I became known as New Jersey’s Troubadour in the mid-1990s. I learned that Connecticut actually had a state troubadour, and my friends and fans started a campaign to name me as state troubadour for New Jersey. They sent my CD to state representatives.  Senator Frank Lautenberg responded by nominating me to represent New Jersey to sing my songs at the nation’s capital in 2000 for the  Millennium series, which was run by the Kennedy Center. This was a great honor, and I was so excited. I went and performed on the lawn in front of the capital in August of 2000. I was greeted by Kennedy Center employees and given a huge  trailer to prepare for the performance complete with a big mirror with lightbulbs all around it. I felt like Dolly Parton!!! I cherish my letters from the Kennedy Center and Senator Lautenberg.  It was a great honor and experience.

Photo courtesy of Valerie Vaughn

What were the titles of your CDs and is your music available on Spotify or a similar service?

I am a self-funded and produced musician. My CDs are Tucker’s Island and Other Story Songs recorded in 1994 and Tucker’s Island Rises Again in 1998. I have many other collections that were not mass-produced, but I did burn and sell them one at a time: The Celtic Collection, The Country Cousins, Red White and Blues, Greetings From Loveland, etc. I often toured English folk clubs and would sell the CDs of my more personal life journey songs there. I still have so many un-recorded and produced songs about my life and love that I have to record and promote. I never did Spotify. There are many of my songs with videos on YouTube.

Can you share more information about the book you are planning to write? Is it going to be a memoir?

I am a singer of songs and a writer of lyrics and songs. I am a lover of history, mystery and marine and coastal science. I have wanted to put my song lyrics in a book for many, many years. Life and making a living are constant distractions from doing this. I am 68 now and don’t want to leave here without documenting my story songs and writing a memoir.  Two books have been written in my head for years. This year I started to be serious about it. My memoir is called Tales of a Troubadour. I have no publisher yet nor have I really sought one. I published and produced all my own music so I am prepared to publish my own book, but I think there may be some who are interested in my work because of its educational value. The other book I’m planning is a lyric book to be called To Tucker’s Island and Beyond (the lyrical tales of New Jersey) with song lyrics and stories of how they were written. I could write it to be part of the New Jersey history curriculum taught in fourth grade.  It will simply include my song lyrics and a story of how I wrote each song, the inspiration and experiences that led to it. My memoir will be about my life in general but mostly about how I truly supported myself as a traveling musician here in America and England.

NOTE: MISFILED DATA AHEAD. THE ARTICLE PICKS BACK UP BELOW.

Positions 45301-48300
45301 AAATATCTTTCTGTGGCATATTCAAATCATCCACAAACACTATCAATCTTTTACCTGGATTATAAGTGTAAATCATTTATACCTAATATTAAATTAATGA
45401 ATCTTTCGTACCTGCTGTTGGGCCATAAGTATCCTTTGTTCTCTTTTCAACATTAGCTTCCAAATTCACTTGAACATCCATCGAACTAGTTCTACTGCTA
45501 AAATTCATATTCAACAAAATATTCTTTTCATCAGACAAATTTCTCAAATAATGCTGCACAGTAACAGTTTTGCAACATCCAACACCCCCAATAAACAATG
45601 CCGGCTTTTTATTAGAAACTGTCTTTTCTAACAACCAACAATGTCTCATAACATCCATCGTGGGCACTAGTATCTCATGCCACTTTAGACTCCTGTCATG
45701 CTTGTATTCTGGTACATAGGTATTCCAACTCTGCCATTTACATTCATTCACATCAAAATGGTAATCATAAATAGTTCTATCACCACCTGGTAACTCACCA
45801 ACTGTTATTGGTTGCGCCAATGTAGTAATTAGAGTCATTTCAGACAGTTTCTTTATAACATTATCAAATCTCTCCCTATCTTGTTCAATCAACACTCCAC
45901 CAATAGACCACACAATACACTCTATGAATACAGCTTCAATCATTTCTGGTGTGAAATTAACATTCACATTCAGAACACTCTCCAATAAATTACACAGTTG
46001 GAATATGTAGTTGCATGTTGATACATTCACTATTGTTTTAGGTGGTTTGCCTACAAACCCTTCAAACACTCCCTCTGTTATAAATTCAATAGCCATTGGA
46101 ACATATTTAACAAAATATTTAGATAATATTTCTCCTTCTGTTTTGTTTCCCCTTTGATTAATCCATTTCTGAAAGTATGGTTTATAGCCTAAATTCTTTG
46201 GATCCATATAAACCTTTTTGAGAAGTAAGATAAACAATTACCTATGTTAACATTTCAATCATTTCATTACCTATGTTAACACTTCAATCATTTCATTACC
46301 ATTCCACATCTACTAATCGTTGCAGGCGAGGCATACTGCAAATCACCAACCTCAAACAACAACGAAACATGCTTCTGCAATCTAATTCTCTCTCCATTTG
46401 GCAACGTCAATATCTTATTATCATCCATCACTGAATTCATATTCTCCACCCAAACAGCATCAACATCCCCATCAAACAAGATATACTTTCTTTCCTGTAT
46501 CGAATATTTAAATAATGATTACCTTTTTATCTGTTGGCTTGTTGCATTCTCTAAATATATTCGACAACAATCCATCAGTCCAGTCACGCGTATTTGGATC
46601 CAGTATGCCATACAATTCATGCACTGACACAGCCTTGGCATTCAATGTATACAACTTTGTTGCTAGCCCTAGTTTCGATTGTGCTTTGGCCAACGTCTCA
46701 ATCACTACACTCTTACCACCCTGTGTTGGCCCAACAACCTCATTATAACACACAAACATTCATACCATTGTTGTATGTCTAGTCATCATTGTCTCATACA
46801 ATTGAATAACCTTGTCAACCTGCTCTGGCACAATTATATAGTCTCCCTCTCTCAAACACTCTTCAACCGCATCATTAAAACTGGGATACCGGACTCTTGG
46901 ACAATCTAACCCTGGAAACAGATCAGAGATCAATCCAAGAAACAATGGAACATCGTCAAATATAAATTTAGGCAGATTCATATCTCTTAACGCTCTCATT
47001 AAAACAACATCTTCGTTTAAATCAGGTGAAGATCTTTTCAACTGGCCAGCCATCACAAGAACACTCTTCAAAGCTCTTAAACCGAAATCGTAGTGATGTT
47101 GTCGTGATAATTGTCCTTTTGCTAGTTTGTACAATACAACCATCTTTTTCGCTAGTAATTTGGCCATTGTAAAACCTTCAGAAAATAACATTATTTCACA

When did you start playing guitar? Do you play any other instruments?

My main instrument is my voice. I am a singer who learned to play guitar so I could sing to it. I come from a musical family. My grandfather, father and older brother all played guitar and banjo. We all could sing as my mother also did. My Dad’s family was from Kentucky so music is natural and informally taught by family. My brother made me play bass lines on an old guitar to make his guitar work sound better. We sang with the Beatle songs, Dad’s favorite standards, or old country songs. My family wanted me to play too. When I heard Bob Dylan, who wrote his own songs like the Beatles, I wanted to finally learn. I told my Dad and started to practice. I always had him to ask for help and was playing and writing my own songs within six months.I did practice two to three hours a day during this time. I was in a band at that time as well.  I play piano like a guitar player. I play chords and sing along. I can pick a bit of banjo and strum the autoharp. 

Do you have any favorite local venues?